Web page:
(2009) dir. Henry Selick
viewed: 02/28/09 at UA Berkeley 7, Berkeley, CA
The last time that I went to see a film twice in the theaters was Hayao Miyazaki’s masterpiece, Spirited Away (2001). It seems apt, really, that the next time I do such a thing should be for the best animated feature that has come out since then, Coraline.
The beauty of the animation, the visual fantasy, the lyrical fairy tale so wonderfully realized, all of it has stuck with me and I have been eager to see it again before it left the cinema. This time there were no 3-D glasses and the projection wasn’t as sharp as it had been previously at the Metreon. I think the 3-D was really unnecessary, a frill just not needed to enjoy the ornate beauty of the animation and the dark parable at the heart of the film.
This time around, the music struck me considerably. The simple melodies confer a tone to the film that really resonated for me, echoing of perhaps other children’s films from the 1970’s or something, tones of light-hearted melancholy, something so befitting of the film and setting the sense of the character. The music is credited to Bruno Calais and features a French female vocals amid strings, piano. It’s lovely stuff.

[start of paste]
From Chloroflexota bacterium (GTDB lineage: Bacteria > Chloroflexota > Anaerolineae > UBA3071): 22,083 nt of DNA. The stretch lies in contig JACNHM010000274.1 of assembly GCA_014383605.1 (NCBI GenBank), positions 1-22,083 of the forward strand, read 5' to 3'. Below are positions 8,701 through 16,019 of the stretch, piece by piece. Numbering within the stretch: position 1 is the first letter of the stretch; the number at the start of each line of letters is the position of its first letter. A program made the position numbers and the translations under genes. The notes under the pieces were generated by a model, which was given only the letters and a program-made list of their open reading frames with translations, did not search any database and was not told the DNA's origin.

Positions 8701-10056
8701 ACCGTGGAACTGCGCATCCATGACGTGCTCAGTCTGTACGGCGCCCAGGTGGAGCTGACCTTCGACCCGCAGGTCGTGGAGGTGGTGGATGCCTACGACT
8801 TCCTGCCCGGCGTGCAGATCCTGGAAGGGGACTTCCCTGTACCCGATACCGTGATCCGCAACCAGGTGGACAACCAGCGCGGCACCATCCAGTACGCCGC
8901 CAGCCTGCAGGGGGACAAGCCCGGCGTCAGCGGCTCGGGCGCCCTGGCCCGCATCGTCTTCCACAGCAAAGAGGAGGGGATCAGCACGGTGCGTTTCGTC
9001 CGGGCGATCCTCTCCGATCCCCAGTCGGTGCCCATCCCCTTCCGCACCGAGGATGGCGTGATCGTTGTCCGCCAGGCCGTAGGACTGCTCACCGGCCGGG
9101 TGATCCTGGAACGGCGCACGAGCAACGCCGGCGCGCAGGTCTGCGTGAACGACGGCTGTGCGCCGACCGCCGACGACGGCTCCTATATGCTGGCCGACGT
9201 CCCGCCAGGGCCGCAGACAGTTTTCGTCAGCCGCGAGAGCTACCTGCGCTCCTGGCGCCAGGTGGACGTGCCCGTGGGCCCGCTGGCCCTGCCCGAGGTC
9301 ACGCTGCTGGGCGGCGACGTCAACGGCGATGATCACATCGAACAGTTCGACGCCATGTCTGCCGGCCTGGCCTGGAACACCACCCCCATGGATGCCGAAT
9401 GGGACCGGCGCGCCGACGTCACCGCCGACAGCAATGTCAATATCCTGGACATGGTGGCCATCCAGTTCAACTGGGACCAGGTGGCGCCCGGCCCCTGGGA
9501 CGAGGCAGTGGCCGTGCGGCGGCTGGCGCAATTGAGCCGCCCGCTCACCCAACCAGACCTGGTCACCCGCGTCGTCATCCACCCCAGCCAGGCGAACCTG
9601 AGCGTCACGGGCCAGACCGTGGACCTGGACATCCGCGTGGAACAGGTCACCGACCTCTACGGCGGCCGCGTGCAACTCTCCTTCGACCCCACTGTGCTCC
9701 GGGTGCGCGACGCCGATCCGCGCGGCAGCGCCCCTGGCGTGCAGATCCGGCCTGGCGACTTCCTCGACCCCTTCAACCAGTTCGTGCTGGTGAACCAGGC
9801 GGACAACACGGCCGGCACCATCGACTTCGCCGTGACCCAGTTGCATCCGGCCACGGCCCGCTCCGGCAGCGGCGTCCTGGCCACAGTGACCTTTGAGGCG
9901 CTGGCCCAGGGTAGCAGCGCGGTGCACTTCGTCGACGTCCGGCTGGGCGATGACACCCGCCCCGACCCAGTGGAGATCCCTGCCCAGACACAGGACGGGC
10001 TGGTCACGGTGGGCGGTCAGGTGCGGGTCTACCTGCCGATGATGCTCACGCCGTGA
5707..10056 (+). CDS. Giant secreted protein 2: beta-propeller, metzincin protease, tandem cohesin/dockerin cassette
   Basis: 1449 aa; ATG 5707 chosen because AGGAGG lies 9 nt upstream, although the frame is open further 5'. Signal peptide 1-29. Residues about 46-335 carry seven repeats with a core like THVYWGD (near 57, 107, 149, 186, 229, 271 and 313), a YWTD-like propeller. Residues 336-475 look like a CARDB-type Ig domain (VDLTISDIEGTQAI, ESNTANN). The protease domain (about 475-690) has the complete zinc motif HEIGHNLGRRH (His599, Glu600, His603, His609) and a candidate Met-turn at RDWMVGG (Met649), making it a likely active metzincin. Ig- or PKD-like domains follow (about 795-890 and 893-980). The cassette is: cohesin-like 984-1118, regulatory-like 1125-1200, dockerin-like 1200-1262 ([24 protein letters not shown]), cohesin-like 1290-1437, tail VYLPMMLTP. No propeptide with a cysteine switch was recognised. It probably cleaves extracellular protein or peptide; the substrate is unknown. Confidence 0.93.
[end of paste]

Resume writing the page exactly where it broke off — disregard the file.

On second viewing, the film is, in my opinion, perhaps better than anything produced at Pixar, including the wonderful Ratatouille (2007). To me, it speaks of a true aspect of childhood, of the darkness of the world, and of the richness of fantasy. The design and actual execution of the animation is fantastic, rich, and brilliant. Films this amazing do not arise very often. It’s a wonderful, wonderful thing.
And though I’ve been realizing of late how much a matter of taste and opinion such things are, I still recommend it to be seen by everyone.